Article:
- Understand what family conflicts are brewing that need to be resolved with some professional mediation and coaching. In a future article, I’ll introduce you to the DNA Model. I’ll show you how to ensure you have all the strands necessary to develop a successful business and how to weave those strands together to ensure your business is strong, enduring, and successful.
These three considerations are an extract from a book by global family business advisor, Reg Athwal - Unleash Your Family Business DNA: considerations for family businesses that will help to ensure their survival. But what do they actually mean? Inspired by Reg, here are our thoughts.
For any business, a large part of future success will be down to creating great products and services, as well as drawing up a business plan that is flexible enough to move with any market changes. However, in family-run businesses there is another vital consideration to make: ensuring that the next-generation talent is there, and that it knows what to do and how to do it to continue the business’ growth.
How can I build a long-term vision for a family business?
- Macsween of Edinburgh is into its third generation - learn more about this family business’ approach.
Some businesses may be fortunate enough to have the next generation raring to go and with the skills and attitude needed to take the business forward. Others may have family members who are keen but who they do not feel are right to take on the business going forward, while others may have a next generation who simply has no desire to continue in their family’s footsteps.
The key to developing the next generation of talent is to start early. Each year, approximately 100,000 family businesses are handed down to the next generation - and around a third of these businesses will subsequently fail. Part of the problem is a failure to plan early: by deciding on your successor early and briefing them on their hypothetical role, you will ensure that they are ready for the switch and know what to do, whether they take the reins next week or several years down the line.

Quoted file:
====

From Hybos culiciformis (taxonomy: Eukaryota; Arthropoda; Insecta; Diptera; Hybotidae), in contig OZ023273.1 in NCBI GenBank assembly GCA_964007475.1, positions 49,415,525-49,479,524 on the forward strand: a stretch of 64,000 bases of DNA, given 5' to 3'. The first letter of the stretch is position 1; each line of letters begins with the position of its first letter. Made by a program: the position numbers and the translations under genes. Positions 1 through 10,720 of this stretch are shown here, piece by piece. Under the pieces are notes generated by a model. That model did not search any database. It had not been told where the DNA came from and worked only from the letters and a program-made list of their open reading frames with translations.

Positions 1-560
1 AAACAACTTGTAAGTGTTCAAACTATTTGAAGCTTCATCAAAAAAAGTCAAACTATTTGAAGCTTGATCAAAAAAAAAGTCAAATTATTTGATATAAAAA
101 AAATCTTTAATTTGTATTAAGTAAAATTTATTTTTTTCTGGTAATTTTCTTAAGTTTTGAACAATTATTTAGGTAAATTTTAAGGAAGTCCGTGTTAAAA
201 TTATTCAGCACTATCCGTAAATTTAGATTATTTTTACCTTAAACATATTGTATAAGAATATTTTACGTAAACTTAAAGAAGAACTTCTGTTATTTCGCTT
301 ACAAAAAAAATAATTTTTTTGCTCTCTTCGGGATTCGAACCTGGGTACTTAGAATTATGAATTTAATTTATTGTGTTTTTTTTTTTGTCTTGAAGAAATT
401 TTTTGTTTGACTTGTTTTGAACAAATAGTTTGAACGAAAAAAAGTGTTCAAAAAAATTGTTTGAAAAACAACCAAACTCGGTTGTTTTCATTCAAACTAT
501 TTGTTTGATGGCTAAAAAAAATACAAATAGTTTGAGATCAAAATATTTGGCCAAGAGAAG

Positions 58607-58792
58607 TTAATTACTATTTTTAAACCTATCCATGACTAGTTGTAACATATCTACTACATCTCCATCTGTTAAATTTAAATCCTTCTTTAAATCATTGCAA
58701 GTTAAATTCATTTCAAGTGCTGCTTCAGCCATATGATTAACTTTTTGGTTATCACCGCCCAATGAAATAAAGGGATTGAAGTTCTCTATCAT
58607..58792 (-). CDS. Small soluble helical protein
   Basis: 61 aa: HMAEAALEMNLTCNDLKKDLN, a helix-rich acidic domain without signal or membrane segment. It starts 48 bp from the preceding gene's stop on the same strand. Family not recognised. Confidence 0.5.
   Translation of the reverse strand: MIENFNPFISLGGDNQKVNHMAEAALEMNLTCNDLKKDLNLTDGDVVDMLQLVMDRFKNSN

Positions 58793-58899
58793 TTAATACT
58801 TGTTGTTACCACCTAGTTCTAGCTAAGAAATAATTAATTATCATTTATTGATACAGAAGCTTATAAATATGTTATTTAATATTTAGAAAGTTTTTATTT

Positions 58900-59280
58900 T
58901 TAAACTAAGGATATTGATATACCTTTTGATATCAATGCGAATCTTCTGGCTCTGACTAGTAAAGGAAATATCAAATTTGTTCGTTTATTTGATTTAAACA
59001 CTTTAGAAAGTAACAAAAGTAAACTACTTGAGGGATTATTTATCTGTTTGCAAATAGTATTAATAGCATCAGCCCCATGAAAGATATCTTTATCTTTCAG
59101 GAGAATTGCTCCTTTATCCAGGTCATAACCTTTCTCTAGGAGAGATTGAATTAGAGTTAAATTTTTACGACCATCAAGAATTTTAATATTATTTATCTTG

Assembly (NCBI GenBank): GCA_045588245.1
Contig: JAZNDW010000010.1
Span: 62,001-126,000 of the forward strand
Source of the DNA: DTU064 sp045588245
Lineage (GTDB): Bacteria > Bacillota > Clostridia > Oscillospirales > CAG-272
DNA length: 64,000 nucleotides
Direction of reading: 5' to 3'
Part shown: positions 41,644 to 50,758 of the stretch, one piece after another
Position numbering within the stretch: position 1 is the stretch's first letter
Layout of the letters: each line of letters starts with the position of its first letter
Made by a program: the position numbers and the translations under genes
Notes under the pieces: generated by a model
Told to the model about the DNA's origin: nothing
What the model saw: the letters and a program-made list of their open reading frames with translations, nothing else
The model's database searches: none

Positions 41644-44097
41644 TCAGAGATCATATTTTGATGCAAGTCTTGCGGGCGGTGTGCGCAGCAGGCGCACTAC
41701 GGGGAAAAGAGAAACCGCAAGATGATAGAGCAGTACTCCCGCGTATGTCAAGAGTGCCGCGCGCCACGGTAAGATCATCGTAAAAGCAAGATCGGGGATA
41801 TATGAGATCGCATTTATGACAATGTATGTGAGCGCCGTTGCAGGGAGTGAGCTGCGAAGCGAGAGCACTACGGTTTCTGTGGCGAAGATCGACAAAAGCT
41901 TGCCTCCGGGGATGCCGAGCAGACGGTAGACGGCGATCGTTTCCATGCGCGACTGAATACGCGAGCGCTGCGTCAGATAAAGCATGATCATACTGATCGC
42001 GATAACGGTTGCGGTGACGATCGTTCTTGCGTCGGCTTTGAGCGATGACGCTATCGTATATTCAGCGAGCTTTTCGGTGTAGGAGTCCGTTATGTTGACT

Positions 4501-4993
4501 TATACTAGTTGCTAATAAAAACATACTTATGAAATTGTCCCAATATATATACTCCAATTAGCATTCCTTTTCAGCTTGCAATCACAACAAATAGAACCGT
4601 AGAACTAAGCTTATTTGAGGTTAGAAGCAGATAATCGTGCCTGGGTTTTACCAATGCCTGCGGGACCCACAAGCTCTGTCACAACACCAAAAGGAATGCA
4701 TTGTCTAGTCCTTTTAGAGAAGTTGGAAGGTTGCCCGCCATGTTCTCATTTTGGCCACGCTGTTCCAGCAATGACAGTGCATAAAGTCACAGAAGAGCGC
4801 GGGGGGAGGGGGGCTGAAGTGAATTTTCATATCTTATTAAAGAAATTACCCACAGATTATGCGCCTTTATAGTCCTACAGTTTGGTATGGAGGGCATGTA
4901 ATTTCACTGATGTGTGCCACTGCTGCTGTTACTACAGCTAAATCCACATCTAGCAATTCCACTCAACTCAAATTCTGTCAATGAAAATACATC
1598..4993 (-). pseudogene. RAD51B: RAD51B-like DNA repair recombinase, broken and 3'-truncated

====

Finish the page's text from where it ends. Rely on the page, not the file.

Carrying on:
It could be that you create a “family council” - separate from business leadership meetings - where you discuss the business, its objectives, its issues and more with the entire family, so that everyone is aware of its current and likely future position. It could be that children are brought into the business in their secondary school years to shadow existing team members. Not only will this ensure that the whole family has a better understanding of how the business works, it will also help you to establish which of the next generation will be a good fit for the company.
Whatever you do, it is also important to document your succession plan, your company goals and more so that when the time comes, the takeover is as smooth as it can possibly be.
Which structure is right for my family-run business?
A successful family business will need to be built upon an appropriate structure - and this structure may shift as it moves from generation to generation, or as the market evolves. Generally, there are five different business structures that a family business will choose from:
- Owner-operator. A business with a single owner, who runs the day-to-day operations of that business. In family businesses, the challenge here can be in deciding fairly who will take over this role when the current owner-operator retires.
- Partnership. An approach where two or more partners have ownership of the business, and these owners are the people who benefit from any profits. While it works well for some family businesses, determining who will succeed current partners can be problematic.
- Distributed. A popular model for many family businesses, the distributed model avoids the tasks of having to choose new partners as successors. Instead, business ownership is passed down to the family’s descendants - whether or not they actually work within the business. However, the family may define a compensation policy that ensures that those who do contribute to the success of the business are better rewarded. However, the very existence of such a compensation policy can cause arguments between those who are involved in the business, and those who aren’t.